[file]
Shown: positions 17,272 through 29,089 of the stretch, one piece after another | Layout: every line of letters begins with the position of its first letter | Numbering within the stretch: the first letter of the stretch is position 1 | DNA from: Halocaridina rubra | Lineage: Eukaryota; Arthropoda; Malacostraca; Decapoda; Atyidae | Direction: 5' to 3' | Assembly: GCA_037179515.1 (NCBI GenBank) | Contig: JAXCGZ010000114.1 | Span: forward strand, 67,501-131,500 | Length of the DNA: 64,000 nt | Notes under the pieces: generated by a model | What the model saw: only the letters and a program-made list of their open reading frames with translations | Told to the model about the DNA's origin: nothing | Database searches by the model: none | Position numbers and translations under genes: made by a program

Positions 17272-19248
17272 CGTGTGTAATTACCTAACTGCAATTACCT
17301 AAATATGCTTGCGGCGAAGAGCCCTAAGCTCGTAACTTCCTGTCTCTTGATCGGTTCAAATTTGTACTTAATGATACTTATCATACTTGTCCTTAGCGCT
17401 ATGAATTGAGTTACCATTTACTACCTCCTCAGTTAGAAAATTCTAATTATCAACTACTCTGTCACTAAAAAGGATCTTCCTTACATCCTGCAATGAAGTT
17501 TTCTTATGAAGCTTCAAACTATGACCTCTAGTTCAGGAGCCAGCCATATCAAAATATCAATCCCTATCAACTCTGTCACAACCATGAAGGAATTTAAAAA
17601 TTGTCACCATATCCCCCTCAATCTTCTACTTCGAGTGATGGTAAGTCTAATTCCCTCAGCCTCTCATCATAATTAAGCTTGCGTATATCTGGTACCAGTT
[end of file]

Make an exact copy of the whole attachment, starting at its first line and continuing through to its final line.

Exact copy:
Shown: positions 17,272 through 29,089 of the stretch, one piece after another | Layout: every line of letters begins with the position of its first letter | Numbering within the stretch: the first letter of the stretch is position 1 | DNA from: Halocaridina rubra | Lineage: Eukaryota; Arthropoda; Malacostraca; Decapoda; Atyidae | Direction: 5' to 3' | Assembly: GCA_037179515.1 (NCBI GenBank) | Contig: JAXCGZ010000114.1 | Span: forward strand, 67,501-131,500 | Length of the DNA: 64,000 nt | Notes under the pieces: generated by a model | What the model saw: only the letters and a program-made list of their open reading frames with translations | Told to the model about the DNA's origin: nothing | Database searches by the model: none | Position numbers and translations under genes: made by a program

Positions 17272-19248
17272 CGTGTGTAATTACCTAACTGCAATTACCT
17301 AAATATGCTTGCGGCGAAGAGCCCTAAGCTCGTAACTTCCTGTCTCTTGATCGGTTCAAATTTGTACTTAATGATACTTATCATACTTGTCCTTAGCGCT
17401 ATGAATTGAGTTACCATTTACTACCTCCTCAGTTAGAAAATTCTAATTATCAACTACTCTGTCACTAAAAAGGATCTTCCTTACATCCTGCAATGAAGTT
17501 TTCTTATGAAGCTTCAAACTATGACCTCTAGTTCAGGAGCCAGCCATATCAAAATATCAATCCCTATCAACTCTGTCACAACCATGAAGGAATTTAAAAA
17601 TTGTCACCATATCCCCCTCAATCTTCTACTTCGAGTGATGGTAAGTCTAATTCCCTCAGCCTCTCATCATAATTAAGCTTGCGTATATCTGGTACCAGTT